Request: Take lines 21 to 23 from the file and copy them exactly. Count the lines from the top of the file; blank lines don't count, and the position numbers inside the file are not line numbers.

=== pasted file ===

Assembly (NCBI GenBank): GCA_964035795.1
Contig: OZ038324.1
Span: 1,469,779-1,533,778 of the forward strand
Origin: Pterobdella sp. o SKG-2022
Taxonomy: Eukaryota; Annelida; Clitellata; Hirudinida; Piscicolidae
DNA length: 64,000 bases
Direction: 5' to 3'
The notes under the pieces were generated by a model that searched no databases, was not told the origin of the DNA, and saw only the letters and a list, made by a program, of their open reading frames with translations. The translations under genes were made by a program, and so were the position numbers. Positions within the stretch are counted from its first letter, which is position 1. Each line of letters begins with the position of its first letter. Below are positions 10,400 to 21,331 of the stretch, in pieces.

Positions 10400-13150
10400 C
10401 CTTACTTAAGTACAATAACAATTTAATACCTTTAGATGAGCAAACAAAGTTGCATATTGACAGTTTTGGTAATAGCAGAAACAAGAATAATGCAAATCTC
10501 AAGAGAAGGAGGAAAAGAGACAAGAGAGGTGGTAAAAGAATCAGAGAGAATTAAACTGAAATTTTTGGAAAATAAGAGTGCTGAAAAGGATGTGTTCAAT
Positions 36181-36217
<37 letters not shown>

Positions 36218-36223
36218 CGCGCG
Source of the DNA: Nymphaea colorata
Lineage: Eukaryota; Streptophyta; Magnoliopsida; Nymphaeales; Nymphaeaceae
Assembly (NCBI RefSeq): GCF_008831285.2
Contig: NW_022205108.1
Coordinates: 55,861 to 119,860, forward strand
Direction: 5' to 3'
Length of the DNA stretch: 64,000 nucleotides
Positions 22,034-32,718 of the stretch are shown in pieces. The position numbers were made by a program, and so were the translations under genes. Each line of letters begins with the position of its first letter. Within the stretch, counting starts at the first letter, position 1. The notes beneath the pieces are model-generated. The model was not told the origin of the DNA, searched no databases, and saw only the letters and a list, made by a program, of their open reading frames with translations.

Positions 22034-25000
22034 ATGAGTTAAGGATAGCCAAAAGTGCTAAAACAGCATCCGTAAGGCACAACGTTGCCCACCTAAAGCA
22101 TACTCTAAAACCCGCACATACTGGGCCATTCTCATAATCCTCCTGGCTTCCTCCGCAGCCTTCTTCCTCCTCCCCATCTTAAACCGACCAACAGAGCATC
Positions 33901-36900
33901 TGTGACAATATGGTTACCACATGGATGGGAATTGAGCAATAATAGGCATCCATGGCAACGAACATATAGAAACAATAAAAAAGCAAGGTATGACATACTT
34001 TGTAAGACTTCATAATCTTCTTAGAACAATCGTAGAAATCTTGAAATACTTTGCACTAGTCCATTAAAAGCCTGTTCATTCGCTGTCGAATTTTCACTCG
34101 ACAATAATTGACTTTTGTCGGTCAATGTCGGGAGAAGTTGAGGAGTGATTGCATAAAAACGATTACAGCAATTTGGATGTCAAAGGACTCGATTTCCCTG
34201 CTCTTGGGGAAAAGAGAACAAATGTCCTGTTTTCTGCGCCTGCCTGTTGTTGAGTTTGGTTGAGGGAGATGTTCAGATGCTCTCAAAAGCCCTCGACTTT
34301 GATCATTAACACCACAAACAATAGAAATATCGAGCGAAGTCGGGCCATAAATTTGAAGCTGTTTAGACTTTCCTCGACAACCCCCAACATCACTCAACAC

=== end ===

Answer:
Coordinates: 55,861 to 119,860, forward strand
Direction: 5' to 3'
Length of the DNA stretch: 64,000 nucleotides